Paul's Passing Thoughts

“Grace” is NOT Salvation, and Why Justification is the Antithesis of Sanctification

Posted in Uncategorized by Paul M. Dohse Sr. on April 2, 2015

11091157_1126552080703726_3445703121797935280_nIf every verse in the Bible is not about justification, but Protestants believe that, and they do, this will redefine the Bible from cover to cover, and it does. The result is a completely upside down gospel.

For example, the internet placard that inspired this post. How does it define “grace”? Obviously, it defines grace as Christians not getting the punishment they deserve from the “righteous demands of the law.” This “mercy” “guides” you to obedience. But what “obedience”? Well, let me quote the pastor of the person who posted the placard: “You don’t keep the law by keeping the law.”

“You don’t keep the law by keeping the law.” What does that mean in conjunction with “mercy” leading us to this “obedience.” And, do Christians still need “mercy”? According to Protestantism, “yes.” I understand that some Protestants understand this to mean that we are motivated by God’s mercy when we don’t get the punishment that we deserve, but that is a watered down version of the authentic Protestant gospel. And anyway, true Christians no longer need mercy because we are no longer under condemnation; there is “no condemnation” for Christians. But more on the significance of that later.

The crux of the placard and the idea that Christians still need grace is well defined by some comments that were posted in regard to the placard. It starts with the idea that “grace” is synonymous with biblical justification or salvation. And since we still need “mercy” from the law as Christians, we must know how to obtain this mercy leading to keeping the law by not keeping the law. The endeavor is twofold, and exemplified in the following aforementioned comments:

MERCY is when judgement is constrained, and hence is what is being illustrated in this story by the officer letting you off the hook. But GRACE is not that judgement was constrained, but that it was conferred! It’s the picture of the officer, though acknowledging that you were guilty of trespassing the speed limit, determines that he’ll let you go on the premise that he PAID the ticket for you!

And…

What if the police officer decided to jump in the car with you. So every time you drove he’s sitting next to you and just keeps saying don’t worry about speeding I have fulfilled that law. [Viz, I kept the law for you] I’ll whisper to your heart and let you know if you are heading towards the speed limit. I just want to sit and chat with you and get to know you so well that you never ever want to speed again. Because you are forgiven and I love you.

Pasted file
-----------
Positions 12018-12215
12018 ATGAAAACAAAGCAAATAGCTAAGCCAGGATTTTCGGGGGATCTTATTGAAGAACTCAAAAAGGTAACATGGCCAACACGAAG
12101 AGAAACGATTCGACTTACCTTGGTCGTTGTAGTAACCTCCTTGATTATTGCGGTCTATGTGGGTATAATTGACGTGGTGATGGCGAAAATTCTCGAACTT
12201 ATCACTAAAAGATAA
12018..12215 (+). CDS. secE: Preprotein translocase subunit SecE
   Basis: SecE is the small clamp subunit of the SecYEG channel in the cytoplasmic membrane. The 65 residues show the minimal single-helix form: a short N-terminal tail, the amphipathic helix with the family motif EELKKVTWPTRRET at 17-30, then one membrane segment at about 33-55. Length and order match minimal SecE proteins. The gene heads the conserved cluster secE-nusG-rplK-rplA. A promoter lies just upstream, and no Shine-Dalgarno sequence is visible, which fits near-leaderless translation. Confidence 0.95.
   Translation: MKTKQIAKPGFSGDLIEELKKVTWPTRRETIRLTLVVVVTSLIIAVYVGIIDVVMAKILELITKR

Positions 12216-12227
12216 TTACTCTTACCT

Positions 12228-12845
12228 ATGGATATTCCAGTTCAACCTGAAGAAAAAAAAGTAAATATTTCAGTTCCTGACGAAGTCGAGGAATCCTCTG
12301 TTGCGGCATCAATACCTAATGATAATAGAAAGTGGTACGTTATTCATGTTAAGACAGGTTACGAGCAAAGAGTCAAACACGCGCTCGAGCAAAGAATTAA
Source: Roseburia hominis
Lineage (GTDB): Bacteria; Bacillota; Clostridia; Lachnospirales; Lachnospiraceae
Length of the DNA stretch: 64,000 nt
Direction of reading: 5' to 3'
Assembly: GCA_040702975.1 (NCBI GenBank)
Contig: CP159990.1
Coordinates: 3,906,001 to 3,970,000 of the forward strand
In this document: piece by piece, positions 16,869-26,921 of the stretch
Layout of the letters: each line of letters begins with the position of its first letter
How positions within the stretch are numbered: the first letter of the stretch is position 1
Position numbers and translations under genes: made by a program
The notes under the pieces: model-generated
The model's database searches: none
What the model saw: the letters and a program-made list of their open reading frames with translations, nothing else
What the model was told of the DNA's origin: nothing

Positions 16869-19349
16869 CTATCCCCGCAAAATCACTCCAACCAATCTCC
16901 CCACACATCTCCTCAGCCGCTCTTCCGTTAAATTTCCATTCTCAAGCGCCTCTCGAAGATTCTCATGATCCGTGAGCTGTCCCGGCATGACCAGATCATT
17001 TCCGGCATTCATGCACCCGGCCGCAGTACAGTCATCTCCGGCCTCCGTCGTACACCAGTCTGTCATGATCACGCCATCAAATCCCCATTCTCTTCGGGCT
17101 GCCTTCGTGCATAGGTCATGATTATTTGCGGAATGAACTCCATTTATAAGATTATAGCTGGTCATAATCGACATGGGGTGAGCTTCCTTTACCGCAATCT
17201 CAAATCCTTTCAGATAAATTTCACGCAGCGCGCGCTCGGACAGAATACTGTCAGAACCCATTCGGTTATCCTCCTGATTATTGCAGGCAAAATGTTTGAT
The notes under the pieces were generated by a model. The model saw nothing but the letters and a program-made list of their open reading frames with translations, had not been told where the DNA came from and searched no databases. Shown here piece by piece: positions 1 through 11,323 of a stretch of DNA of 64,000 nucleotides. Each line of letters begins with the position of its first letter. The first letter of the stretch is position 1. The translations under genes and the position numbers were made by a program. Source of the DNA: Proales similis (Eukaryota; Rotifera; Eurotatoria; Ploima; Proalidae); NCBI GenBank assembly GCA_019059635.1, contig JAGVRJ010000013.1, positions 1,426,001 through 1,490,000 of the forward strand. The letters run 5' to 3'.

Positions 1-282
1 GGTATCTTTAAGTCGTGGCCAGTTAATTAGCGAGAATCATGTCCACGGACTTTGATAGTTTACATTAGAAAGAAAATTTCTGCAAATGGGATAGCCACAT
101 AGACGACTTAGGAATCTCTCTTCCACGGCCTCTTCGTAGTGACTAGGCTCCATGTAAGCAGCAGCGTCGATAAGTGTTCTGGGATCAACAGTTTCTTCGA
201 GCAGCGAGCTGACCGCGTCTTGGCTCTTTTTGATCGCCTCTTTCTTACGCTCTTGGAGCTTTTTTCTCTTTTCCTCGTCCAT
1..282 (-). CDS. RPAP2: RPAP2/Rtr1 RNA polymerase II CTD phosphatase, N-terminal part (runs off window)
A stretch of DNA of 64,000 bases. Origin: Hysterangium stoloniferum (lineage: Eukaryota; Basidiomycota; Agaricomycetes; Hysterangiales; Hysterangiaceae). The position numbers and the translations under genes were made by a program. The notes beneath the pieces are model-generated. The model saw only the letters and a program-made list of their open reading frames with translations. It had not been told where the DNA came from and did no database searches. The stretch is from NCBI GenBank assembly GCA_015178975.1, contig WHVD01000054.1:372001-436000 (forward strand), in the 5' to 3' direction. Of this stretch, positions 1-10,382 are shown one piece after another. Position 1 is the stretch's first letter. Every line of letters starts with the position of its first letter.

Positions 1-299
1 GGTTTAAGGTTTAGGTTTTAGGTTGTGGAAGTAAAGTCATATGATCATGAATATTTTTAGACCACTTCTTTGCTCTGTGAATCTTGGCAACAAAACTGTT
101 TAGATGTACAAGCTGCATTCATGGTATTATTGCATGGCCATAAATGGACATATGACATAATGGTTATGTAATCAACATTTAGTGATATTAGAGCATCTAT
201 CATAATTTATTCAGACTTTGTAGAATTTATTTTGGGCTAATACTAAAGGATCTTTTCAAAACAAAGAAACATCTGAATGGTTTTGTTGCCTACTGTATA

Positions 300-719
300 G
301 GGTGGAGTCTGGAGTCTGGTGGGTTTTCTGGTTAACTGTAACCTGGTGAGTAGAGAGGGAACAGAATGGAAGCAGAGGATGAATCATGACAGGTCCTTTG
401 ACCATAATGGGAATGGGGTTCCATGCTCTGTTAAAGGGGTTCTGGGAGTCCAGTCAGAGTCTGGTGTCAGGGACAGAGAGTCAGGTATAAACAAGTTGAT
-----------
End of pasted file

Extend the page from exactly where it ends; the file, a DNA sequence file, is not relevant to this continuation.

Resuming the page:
If you think these are armchair theologians, think again. What they are saying is a mirror image of how two heavyweight Protestant theologians stated it in the following video:

What’s the idea here? Since Christians still need mercy from the righteous demands of the law, they must continually receive it by returning to the same gospel that saved them. “Grace” is defined as justification/salvation, so obviously, we must continually return to the same gospel that saved us. To most professing Christians in our day, the idea that Christians still need grace and mercy is a no-brainer and is pontificated with the often-heard, “We must preach the gospel to ourselves every day.”

What is that gospel? It is twofold as exhibited by the two comments. Christ died for our sins which takes care of the penalty of sin (first comment), and then He kept the law perfectly so that His righteousness (perfect obedience) can be imputed to our Christian life. Therefore, as Christians, we continually go back to the salvation well for forgiveness and a righteousness that is not our own. That’s how we keep the law by not keeping the law: Jesus keeps it/kept it for us. The same gospel that saved you also sanctifies you.

Why is this an egregious false gospel? First, we are not under the law for justification. There is no law for Jesus to keep for us. Jesus didn’t come to keep the law for us, He came to end the law… for Justification (Romans 10:4). The fulfilling of the law by Christ does not refer to Him keeping the law perfectly so that His obedience can be imputed to our sanctification.

And “grace” is NOT justification or salvation. “Grace” defines why God saved man; it’s an act of love that expects nothing in return, and of course, we need this same kind of love in our Christian lives, but that doesn’t make our sanctification a progression or specific expression of justification. The love of God is not applied to justification in the exact same way it is applied to our Christian lives (sanctification). Grace, as the reason God justified us (His unmerited love) expects nothing in return because man is utterly unable to justify himself.

However, God also displays His love (“grace” also means “help”) in regard to the purpose for which he saved us: good works…that we actually do in order to please Him. God doesn’t love Himself through us—we are not mere conduits from which God loves Himself; we in fact love God or we do not belong to Him. God’s love towards man in justification has a different application in sanctification. In the former man is completely helpless, in the latter man needs help. Both expressions of love are “grace.”

This is demonstrated by Ephesians 2:8-10…

8 For by grace you have been saved through faith. And this is not your own doing; it is the gift of God, 9 not a result of works, so that no one may boast. 10 For we are his workmanship, created in Christ Jesus for good works, which God prepared beforehand, that we should walk in them.

Grace, or charis, is a Greek word that means “a joyful benevolence.” Actually, the word has a wide variance of applications including, “favor,” “love,” “help,” “dignity,” etc. To define “grace” as synonymous with salvation is inaccurate; grace is the reason God saves, but it is also the reason God does many other things as well. Grace is also the reason that God is our advocate, comforter, co-laborer, and helper in our Christian life. In regard to our Christian life (sanctification), these words are used interchangeably (Heb 13:6, Jn 14:16 Rom 8:26).